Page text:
Negative equity is a deficit of owner's equity, occurring when the value of an asset used to secure a loan is less than the outstanding balance on the loan. In the United States, assets (particularly real estate, whose loans are mortgages) with negative equity are often referred to as being "underwater", and loans and borrowers with negative equity are said to be "upside down".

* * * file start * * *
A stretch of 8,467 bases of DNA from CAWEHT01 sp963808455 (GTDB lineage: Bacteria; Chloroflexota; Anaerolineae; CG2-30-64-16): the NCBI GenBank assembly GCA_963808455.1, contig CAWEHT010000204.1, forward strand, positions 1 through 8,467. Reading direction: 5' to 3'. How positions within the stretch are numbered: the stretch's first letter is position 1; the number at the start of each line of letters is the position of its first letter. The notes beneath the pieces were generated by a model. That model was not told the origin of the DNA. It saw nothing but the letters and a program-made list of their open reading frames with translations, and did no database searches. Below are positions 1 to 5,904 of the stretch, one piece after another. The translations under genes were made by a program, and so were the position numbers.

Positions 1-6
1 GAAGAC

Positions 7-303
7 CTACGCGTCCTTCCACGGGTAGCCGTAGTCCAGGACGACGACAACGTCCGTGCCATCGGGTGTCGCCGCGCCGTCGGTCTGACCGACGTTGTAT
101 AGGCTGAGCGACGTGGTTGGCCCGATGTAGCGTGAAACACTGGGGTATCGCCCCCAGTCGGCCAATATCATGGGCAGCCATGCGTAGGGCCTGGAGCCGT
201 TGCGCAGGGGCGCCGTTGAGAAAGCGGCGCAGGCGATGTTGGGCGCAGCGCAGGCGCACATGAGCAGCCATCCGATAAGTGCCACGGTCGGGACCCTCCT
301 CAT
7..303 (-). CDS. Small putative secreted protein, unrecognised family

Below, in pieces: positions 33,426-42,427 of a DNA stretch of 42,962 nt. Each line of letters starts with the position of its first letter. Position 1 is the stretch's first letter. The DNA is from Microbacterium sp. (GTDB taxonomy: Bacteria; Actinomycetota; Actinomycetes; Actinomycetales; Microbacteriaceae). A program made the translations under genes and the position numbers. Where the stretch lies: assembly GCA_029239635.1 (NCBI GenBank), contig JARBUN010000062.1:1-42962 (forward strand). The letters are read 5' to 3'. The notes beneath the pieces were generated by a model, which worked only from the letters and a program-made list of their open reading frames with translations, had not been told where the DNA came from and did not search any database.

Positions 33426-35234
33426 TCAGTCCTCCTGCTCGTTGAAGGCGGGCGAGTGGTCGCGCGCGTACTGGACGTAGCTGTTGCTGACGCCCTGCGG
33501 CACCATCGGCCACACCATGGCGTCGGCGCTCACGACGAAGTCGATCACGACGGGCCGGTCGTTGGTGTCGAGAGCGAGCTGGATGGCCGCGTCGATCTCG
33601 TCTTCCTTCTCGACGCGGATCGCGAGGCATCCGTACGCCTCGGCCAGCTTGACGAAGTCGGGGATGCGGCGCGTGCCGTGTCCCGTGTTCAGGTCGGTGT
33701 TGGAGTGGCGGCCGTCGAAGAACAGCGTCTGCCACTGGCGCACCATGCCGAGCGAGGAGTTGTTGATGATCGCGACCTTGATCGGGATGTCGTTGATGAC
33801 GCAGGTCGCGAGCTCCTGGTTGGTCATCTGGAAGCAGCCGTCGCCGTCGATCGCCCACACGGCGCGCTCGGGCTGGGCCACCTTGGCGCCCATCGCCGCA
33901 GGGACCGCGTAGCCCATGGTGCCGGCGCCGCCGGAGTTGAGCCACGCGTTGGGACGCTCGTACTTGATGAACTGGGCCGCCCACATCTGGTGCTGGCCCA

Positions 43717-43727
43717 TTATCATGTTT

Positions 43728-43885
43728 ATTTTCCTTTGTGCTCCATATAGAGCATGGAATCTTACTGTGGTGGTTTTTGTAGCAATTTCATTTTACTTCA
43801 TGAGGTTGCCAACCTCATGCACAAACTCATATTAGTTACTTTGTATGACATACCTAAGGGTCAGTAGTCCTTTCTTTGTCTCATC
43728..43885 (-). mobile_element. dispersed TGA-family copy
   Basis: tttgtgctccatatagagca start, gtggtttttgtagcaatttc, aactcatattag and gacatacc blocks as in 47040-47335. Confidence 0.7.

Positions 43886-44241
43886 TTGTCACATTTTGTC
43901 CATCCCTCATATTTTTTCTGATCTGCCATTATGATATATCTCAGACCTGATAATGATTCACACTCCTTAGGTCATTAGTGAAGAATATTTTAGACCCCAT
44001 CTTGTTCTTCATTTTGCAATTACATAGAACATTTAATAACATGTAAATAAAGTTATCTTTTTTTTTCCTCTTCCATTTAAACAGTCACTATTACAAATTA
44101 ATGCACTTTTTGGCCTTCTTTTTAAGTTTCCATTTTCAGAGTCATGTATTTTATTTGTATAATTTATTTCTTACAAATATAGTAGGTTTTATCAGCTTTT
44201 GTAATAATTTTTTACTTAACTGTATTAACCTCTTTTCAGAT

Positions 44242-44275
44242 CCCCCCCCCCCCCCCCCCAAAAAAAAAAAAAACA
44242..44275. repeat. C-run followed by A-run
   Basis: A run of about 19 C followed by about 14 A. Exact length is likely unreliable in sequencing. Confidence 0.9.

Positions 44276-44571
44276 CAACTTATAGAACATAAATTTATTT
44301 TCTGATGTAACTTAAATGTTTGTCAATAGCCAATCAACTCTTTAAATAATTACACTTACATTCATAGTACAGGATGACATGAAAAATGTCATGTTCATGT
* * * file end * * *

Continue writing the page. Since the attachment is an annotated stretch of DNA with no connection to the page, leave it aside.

People and companies alike may have negative equity, as reflected on their balance sheets.
The recession of the 1990s has in the UK resulted in a situation in which more than 25% of recent house buyers (of which nearly half were aged 20 to 24) owed more on their mortgage than they would have been able to raise by selling their homes. The average amount of negative equity had risen from £3,600 in October 1991 to £4,800 in 1992, and to £4,800 in October 1993.